Posted on 12/2/13
Congratulations to Lisa Hutson, and Toni from Colorado, the winners of the 12 Days of Christmas Blog tour giveaway. Each of you will soon be getting a rare printed version of A Christmas to Remember.
Posted on 11/26/13
All of your lovely hats are starting to show up in my mailbox. Every time one arrives it’s like Christmas. I can’t wait to open up the package and see what’s there. Here’s what came just a few days ago from my wonderful agent, Elaine English. I had no idea that she could knit. And look at all the hats she sent. I was so surprised and pleased.
We’re getting near the end of the month, so I thought I’d give you an update on my knitting. I made a decision at the beginning of the month that I wasn’t going to go for quantity this time. I had a lot of left over fingering yarn in washable merino that I knew would make beautiful Faire Isle style hats. So I’ve been busy using up all the little bits and pieces of yarn. Here is my gallery of colorful hats. I’m pleased to tell you that I no longer have enough of this type of yarn to make a final hat. So over the holiday weekend I’ll be knitting with some left over chunky yarn. I’ll probably be able to knit several hats using the big yarn. The Fair Isle hats are knitted on tiny needles and it takes about a week to knit a hat at my knitting pace.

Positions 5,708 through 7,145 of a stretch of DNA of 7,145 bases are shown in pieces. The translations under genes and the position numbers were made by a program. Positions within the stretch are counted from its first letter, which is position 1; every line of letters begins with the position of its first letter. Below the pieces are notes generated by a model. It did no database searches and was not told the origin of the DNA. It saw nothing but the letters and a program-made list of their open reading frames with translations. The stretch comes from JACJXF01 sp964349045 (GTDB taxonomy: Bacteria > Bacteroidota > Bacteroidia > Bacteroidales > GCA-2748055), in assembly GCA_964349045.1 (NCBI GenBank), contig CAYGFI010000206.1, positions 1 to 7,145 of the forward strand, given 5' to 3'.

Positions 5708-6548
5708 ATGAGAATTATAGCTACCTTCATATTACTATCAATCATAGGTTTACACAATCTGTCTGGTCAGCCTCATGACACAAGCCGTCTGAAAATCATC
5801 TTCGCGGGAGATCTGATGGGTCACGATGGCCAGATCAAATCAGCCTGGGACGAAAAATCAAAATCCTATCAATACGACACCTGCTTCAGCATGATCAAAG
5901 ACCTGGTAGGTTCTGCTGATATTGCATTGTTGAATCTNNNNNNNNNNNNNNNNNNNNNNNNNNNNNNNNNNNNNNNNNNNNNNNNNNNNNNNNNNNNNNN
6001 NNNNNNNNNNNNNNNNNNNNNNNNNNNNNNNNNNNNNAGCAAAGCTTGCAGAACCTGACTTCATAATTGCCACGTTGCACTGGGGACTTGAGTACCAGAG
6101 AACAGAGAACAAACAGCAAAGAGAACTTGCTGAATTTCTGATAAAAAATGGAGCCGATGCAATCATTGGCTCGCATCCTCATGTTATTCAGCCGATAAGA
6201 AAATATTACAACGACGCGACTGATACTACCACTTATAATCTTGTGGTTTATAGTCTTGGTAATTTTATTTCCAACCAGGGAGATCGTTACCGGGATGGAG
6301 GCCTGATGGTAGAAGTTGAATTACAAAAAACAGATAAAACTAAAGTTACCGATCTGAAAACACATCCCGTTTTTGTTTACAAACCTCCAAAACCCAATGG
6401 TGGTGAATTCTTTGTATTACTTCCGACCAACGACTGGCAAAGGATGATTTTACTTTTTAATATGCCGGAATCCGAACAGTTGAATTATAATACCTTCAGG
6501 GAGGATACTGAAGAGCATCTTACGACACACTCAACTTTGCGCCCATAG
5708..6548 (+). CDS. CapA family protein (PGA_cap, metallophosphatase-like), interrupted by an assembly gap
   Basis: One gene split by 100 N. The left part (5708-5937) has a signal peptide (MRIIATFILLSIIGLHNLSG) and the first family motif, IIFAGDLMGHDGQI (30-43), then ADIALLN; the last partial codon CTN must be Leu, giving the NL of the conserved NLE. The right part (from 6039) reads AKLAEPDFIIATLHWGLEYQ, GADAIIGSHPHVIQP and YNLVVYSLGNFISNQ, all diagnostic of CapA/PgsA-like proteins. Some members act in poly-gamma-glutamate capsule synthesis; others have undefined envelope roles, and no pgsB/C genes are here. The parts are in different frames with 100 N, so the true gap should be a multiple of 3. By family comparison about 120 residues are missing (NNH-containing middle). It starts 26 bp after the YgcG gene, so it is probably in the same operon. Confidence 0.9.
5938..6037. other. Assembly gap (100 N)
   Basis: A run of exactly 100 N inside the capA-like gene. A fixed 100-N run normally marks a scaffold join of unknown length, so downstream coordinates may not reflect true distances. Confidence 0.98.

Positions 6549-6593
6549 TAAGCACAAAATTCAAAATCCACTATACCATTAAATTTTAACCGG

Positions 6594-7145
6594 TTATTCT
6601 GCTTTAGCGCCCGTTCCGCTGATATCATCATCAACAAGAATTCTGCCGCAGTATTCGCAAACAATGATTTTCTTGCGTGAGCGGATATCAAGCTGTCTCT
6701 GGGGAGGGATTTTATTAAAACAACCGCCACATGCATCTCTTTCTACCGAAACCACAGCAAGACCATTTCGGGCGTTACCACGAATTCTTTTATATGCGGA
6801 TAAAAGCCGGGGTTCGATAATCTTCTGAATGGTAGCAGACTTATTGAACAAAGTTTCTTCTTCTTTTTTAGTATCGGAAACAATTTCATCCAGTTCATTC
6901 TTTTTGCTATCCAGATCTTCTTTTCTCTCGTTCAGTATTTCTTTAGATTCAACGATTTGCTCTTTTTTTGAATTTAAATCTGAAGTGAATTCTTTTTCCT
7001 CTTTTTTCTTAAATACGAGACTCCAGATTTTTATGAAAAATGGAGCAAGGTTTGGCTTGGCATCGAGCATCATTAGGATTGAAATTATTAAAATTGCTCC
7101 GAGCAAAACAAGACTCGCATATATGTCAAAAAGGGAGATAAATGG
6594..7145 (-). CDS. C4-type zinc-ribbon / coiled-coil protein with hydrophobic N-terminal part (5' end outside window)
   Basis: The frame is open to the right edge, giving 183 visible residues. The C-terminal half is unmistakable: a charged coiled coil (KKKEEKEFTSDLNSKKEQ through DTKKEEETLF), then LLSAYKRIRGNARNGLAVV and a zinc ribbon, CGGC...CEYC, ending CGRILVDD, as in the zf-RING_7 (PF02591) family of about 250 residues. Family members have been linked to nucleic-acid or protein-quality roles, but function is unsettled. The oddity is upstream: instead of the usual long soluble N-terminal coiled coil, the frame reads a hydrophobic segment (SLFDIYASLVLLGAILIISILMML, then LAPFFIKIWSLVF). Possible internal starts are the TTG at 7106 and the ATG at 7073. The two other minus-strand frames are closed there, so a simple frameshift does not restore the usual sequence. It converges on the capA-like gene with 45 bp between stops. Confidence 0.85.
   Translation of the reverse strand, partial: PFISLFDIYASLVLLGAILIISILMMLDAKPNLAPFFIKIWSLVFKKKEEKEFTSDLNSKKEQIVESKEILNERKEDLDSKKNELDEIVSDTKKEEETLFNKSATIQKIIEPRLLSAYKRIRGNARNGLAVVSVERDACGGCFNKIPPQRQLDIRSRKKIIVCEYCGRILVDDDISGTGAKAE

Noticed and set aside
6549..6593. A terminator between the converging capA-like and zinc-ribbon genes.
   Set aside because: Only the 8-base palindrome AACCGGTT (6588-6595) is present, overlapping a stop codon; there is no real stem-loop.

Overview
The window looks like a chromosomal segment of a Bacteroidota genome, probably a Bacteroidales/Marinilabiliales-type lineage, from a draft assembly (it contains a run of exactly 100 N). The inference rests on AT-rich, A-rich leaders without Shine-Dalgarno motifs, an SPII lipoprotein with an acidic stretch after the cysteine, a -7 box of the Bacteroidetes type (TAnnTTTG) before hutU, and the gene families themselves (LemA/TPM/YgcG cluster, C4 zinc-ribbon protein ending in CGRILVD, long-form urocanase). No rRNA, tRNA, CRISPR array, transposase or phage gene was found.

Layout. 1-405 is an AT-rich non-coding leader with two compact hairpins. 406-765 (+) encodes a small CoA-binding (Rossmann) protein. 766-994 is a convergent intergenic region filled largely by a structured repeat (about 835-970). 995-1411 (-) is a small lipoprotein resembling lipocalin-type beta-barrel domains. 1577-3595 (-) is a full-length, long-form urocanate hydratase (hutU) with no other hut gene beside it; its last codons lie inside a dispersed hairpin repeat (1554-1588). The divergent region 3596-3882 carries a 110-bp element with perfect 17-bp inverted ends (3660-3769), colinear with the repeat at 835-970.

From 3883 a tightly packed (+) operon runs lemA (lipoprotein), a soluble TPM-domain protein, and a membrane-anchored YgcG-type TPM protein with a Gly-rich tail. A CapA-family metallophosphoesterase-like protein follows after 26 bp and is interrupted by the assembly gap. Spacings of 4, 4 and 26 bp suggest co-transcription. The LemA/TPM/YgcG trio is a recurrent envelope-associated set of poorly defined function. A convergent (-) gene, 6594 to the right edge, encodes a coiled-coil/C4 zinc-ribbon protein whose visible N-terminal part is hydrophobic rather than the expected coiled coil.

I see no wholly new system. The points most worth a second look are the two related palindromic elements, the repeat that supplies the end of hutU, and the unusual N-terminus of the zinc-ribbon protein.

I’m so pleased with this final hat that I’m probably going to get my act together and publish the pattern on ravelry.com. That will be a first for me. I’ve only just started making up my own patterns for things. So having this hat turn out so nicely was a real ego boost.
Just to remind everyone about where to send your hats. I’ll be accepting hats up until December 6. On that day I’ll be pulling together a shipment to send to the hatbox foundation. So please try to make sure your hats get to me by that date. Send your finished hats to:
c/o Alliance Management Group
1901 Pennsylvania Ave., NW
Washington, DC 20006
Have a happy Thanksgiving everyone. I’m sure you’ll be knitting away during the hours and hours of football that your significant other will be watching in the next four or five days.